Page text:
Haggen’s postponement of the auctioning of its more than 30 “core” stores, including two in Thurston County and three in Pierce County, is contributing to worker unease.
The fate of other Haggen stores not in the auction and their employees is just as uncertain.
The chain hasn’t issued a statement in months, except to postpone the auction twice. Bidding on the Bellingham-based grocer’s latest round of stores will begin Feb. 22 in New York City.
The postponements have been made for potential buyers to refine their bids, a person with knowledge of the sale told The News Tribune.
Haggen has been navigating through its Chapter 11 bankruptcy. The chain of events that led to the company’s downfall began in early 2015. That’s when the 18-store chain purchased 146 stores from Albertsons and Safeway. The purchase helped satisfy a Federal Trade Commission requirement that Safeway and Albertsons divest some of its stores before they merged.
Haggen struggled in converting those stores and filed for bankruptcy in September, three months after completing the conversion.
A union spokesman said the auction postponement is the latest blow in a period of sales, purchases, closings and bankruptcy.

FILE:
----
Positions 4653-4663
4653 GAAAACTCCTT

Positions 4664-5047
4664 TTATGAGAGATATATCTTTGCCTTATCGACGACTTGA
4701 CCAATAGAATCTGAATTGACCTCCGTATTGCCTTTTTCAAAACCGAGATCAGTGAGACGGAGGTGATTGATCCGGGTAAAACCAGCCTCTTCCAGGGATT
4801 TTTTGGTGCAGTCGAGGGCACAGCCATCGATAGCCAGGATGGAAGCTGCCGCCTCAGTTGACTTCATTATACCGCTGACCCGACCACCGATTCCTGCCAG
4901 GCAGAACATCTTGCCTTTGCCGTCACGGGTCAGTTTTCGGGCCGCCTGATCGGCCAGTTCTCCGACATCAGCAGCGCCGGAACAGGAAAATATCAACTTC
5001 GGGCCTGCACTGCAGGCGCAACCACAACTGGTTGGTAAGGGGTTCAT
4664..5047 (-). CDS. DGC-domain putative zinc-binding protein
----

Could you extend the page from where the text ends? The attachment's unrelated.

“There’s an uncertainty that comes with the changing of the auction dates,” said Nathe Lawver of UFCW Local 367. The union represented about 700 Haggen workers in Pierce, Thurston, Mason, Lewis, Grays Harbor and Pacific counties at the time when Haggen declared bankruptcy.
Since then some employees have lost their jobs and others have had to change stores and jobs, Lawver said. He estimates 200 positions have been eliminated since September.
“Our members have been on this roller-coaster ride for well over a year now. This is an unacceptable uncertainty that they are living through day to day,” Lawver said.
Employees were notified of the most recent auction postponement by notices posted in stores Monday night, Lawver said.
“After discussions with the parties involved, the core store auction has been rescheduled to February 22. It will still take place at our legal team’s offices in New York, with the same parties in attendance,” the flier read in part.
“We’ve lost quite a few good people,” said Darcel Covey, a seafood worker at the Haggen store on Steilacoom Boulevard in Lakewood. Some left voluntarily and others were let go, she said.
Covey had been out of state and just learned of the auction postponement on Thursday.
“That’s nerve-racking. A lot of people, me in particular, want to know what’s going to happen. I’ve already canceled one vacation because of the uncertainty,” Covey said. She’s also saving extra money.